The caterpillar, once very hungry, now looks under the weather, no longer a plump, cabbage-consuming obsessive. Its skin crawls; it involuntarily twitches. Beads of yellow erupt over its velveteen flanks. They swell before your eyes, then follows a moment of awful realisation: these are grubs, pushing out through rupturing skin. The caterpillar has become host to the parasitic wasp Cotesia glomerata.

Illustration of a large white butterfly caterpillar.
Large white butterfly caterpillar. © Felicity Rose Cole

Allotmenteers all over the UK may notice holes appearing in the leaves of their prize cabbages, by which time the culprits, caterpillars of the small and large white butterflies, are fairly well developed. Wouldn’t it be nice to have an early-warning system that told us these cryptic species were starting to deconstruct your crop? Maybe if cabbages could light up or scream?

Well, in a way, they do. When brassicas are attacked by a herbivorous insect, they let out a call for help, an odour cloud called a kairomone. If you are a female Cotesia, this stuff gets your antennae twitching. The discreet insect homes in on gauzy wings and stabs her rapier-like ovipositor into the caterpillar. She deposits 15–50 eggs inside its body. This is a beautifully sinister symbiotic relationship between cabbage and wasp.

But the real magical malevolence is microscopic and molecular. To stop the caterpillar host’s immune system fighting back, each egg is coated with a Bracovirus that has become integrated into the very cells of the wasp.

The infection hijacks and chemically disables the caterpillar’s defences, altering its immune system and controlling its growth and behaviour to suit its parasitic crew. Over the next two weeks the larvae slowly consume their host from the inside-out, leaving only the essential organs, to keep the surrogate womb ticking over.

When they are fully grown, they paralyse the host and start to rasp at the inside of the caterpillar’s skin with tooth-like projections around their mouths, before bursting out in a grizzly mass extrusion. But that still isn’t the end of the caterpillar – the larvae have one task left for it.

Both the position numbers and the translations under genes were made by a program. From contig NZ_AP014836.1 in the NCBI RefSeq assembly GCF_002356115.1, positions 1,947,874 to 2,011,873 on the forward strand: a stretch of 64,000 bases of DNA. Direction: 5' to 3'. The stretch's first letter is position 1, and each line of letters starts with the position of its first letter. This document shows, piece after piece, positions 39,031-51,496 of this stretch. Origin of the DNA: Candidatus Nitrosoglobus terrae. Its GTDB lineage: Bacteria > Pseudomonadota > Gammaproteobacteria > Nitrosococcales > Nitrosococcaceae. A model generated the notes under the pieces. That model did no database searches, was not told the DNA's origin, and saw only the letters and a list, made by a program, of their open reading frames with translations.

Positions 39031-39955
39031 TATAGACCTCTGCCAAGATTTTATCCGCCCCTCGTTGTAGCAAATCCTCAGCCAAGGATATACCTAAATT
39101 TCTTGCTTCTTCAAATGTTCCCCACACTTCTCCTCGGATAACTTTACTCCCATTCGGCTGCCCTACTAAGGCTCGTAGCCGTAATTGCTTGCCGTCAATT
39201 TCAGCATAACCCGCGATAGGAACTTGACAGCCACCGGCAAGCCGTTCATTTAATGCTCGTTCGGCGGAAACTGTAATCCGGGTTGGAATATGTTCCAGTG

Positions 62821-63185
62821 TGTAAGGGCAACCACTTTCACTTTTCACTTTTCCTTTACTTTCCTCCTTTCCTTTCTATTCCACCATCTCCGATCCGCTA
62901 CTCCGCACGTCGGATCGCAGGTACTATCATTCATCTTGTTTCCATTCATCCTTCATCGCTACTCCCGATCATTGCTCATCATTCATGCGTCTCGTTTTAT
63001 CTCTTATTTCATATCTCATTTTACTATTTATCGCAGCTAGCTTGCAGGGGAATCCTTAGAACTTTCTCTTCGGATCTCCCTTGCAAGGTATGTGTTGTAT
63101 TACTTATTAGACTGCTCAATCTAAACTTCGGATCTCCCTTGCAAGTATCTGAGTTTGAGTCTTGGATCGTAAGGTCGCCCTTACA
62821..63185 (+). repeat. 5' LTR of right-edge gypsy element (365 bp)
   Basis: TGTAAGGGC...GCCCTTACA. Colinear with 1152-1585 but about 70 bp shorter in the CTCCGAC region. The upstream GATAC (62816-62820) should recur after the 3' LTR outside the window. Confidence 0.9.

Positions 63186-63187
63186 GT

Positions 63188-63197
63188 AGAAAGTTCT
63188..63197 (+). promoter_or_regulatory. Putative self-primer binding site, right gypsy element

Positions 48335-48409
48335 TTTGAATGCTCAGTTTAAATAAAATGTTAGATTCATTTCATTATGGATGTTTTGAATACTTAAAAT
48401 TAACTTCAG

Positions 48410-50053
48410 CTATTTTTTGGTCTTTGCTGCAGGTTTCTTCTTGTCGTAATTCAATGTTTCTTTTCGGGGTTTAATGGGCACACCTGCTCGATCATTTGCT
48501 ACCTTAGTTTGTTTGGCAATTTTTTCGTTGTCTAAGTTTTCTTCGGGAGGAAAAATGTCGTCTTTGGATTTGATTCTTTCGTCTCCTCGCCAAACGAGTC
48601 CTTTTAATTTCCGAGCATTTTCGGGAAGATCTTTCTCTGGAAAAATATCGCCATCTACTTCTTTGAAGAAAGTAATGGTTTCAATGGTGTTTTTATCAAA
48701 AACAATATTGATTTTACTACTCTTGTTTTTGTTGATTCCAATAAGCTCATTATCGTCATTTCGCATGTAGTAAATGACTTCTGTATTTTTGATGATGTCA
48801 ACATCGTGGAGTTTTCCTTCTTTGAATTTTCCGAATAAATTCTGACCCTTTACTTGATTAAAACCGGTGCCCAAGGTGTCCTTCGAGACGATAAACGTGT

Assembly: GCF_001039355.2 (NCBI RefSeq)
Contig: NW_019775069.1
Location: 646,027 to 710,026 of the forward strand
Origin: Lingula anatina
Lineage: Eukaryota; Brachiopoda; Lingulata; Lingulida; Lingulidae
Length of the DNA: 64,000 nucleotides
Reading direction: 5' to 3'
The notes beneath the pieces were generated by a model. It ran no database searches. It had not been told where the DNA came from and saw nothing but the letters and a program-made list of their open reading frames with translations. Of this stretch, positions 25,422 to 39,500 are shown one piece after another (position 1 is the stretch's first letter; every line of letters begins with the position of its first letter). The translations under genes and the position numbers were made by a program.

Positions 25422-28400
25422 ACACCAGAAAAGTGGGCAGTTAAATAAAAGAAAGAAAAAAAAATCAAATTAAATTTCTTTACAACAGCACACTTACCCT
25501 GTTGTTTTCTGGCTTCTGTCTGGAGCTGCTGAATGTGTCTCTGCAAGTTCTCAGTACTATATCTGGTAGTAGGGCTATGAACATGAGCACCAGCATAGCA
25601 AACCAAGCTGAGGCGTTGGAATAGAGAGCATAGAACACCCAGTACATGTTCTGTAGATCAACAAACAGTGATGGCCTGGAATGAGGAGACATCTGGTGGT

The virus corrupts the caterpillar’s behaviour, so rather than limping off to die, it spins a silken pad over the top of the fuzzy mass of Cotesia cocoons. Here it stays put. The zombie security guard protects its killers for another 10 days.

However, the saga can be much more complicated. It’s a ‘bug-eat-bug’ world and the developing wasps have their own predators. In some summers over half the Cotesia broods don’t get this far, themselves falling victim to an equally dastardly cousin: the furtive, hyperparasitic wasp Lysibia nana.

One of the side-effects of the Cotesia infection is the alteration of the salivary concoctions of the caterpillar. The cabbage reacts to this in a different way, changing the ‘smell’ of the gaseous cocktail it releases that attracted the wasp in the first place.

This altered recipe is picked up by Lysibia, which sets out to take over the already complicated food-chain. It is attracted to the parasitised caterpillars and lays its own eggs in the developing Cotesia lava inside. And it doesn’t necessarily end here – there are other species that will predate Lysibia, and even others upon them.

Main image: Cotesia glomerata© Lennart Tange on Flickr, CC BY 3.0, via Wikimedia Commons


Nick Baker headshot
Nick BakerTV presenter and naturalist